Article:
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Mitigate Double-Dipping with Employment Monitoring

Remote working sitting at computer bored, looking out window

“I’m going to plug in from home today.”

“I’m going to head early and knock a few things out at the home office.”

“Do you offer remote working options?”

Many of us have become very familiar with statements and questions like these. As of 2022, over 25 percent of U.S. employees worked remotely (at least part of the time), and 16 percent of U.S. companies are fully remote– a number that will continue to grow. In 2023, workplace flexibility is not just a trend, but an expectation.

But with greater flexibility comes greater responsibility…for the employer.

All employers must invariably ask, “Are my remote workers giving us their all?” 

Our Time Is More Divided Than Ever

According to a recent survey, up to 37 percent of remote workers have a second full-time job, and up to 32 percent have a side hustle.

If the results of this survey are applied to the U.S. as a whole, we conclude that two-thirds of the U.S. remote workforce have multiple focuses. While trust is the foundation upon which any employer-employee relationship should exist, it doesn’t mean workers should go unmonitored, and metrics should go untracked.

Remote workforce infographic

While most employers may not take issue with an employee’s off-duty activities or pursuits so long as they are appropriate and legal, all employers likely take issue with time theft and double-dipping during the workday. The last thing a company wants is for its employees to be fulfilling for another employer on their dime.

Also, when considering the rising “quiet quitting” trends, we realize there is definitely a need for increased awareness.

Employment Monitoring Can Help

Identifying overemployment in your workforce and having open dialogues with your employees can improve the health and productivity of your organization. But first, you need the insights.

Luckily, employment monitoring solutions are now available to notify HR when an employee works with another company.

Consent for such monitoring can be given as part of the pre-hire background check and will continue until the employee is no longer with the organization. Monitoring insights are pulled from a database of 146 million (and growing) active employment records from over 2.5+ million employer contributors. These records are regularly updated and can be leveraged to help employers improve culture, reduce risk, discourage time theft, and increase retention.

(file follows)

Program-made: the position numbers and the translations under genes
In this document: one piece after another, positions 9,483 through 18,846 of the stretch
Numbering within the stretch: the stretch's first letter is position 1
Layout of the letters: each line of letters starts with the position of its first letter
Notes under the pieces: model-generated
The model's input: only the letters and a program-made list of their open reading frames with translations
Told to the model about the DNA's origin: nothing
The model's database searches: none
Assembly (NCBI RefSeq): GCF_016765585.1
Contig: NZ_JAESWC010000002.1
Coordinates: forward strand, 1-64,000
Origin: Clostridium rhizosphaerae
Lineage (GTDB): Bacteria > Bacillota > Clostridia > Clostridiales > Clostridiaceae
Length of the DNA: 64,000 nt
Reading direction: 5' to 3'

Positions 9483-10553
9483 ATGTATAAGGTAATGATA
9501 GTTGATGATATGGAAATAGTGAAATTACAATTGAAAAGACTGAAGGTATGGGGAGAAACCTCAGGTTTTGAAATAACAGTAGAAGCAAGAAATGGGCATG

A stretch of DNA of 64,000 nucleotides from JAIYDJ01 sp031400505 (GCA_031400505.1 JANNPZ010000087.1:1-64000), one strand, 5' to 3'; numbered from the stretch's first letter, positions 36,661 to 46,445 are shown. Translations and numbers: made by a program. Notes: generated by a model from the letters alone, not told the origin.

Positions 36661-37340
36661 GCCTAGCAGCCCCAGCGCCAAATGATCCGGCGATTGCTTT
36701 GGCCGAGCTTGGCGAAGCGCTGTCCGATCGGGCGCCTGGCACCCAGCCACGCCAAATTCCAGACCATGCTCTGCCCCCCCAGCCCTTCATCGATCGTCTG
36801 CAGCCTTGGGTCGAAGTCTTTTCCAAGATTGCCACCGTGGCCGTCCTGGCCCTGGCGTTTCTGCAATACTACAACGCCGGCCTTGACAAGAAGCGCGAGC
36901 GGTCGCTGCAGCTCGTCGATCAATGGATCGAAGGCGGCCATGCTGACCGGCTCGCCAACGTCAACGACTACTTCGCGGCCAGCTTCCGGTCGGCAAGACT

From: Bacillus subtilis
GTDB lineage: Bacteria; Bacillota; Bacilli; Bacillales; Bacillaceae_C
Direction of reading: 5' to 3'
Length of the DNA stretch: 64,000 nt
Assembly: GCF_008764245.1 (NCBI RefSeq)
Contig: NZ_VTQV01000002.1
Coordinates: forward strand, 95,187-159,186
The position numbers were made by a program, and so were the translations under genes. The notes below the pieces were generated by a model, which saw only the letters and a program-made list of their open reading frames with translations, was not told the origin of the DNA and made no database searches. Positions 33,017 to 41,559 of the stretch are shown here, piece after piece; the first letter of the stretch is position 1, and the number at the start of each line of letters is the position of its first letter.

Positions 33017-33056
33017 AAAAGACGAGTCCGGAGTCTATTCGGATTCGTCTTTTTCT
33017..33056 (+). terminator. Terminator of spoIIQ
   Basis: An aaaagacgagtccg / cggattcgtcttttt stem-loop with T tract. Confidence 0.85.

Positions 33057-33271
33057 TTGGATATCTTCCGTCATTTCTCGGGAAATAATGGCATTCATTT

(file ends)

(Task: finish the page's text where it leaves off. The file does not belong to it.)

With employment monitoring, employers can: 

  • Schedule reports at preferred intervals
  • Review reports and identify overemployed workers
  • Utilize insights to maintain a healthier workforce 


Can Adverse Action Be Taken?

Now, for a critical question…

Can an employer take action on an employee based on their outside employment opportunities?

First, it’s important to mention that employment monitoring insights aren’t intended to be used with a heavy hand. Instead, they are meant to discourage time theft and allow employers to keep a pulse on factors that may be limiting productivity. In other words, employment monitoring is a valuable tool that helps organizations get more out of their remote workforce through information that opens the door to meaningful communication.

But to address the question head-on, sometimes it is unlawful to terminate an employee because of their job status elsewhere, and sometimes it’s not.

Employment is considered “at-will” in most states, meaning employers can terminate employment relationships at any time and for any reason as long as it is not illegal or discriminatory.

However, if employment agreements are not “at-will” or the employee’s second job is protected by federal or state law (such as serving in a military capacity), then it would not be lawful to terminate on those grounds. 

Furthermore, some states have laws that aim to protect employees’ off-duty conduct. Therefore, if a second job is legal and does not interfere with their other job duties, it would likewise be unlawful to terminate due to the second job in those states.


Regardless of state law, employment monitoring can benefit company culture and boost productivity. In a world where remote working is becoming increasingly common, such a tool can be incredibly valuable.

Contact us to learn more about employment monitoring.

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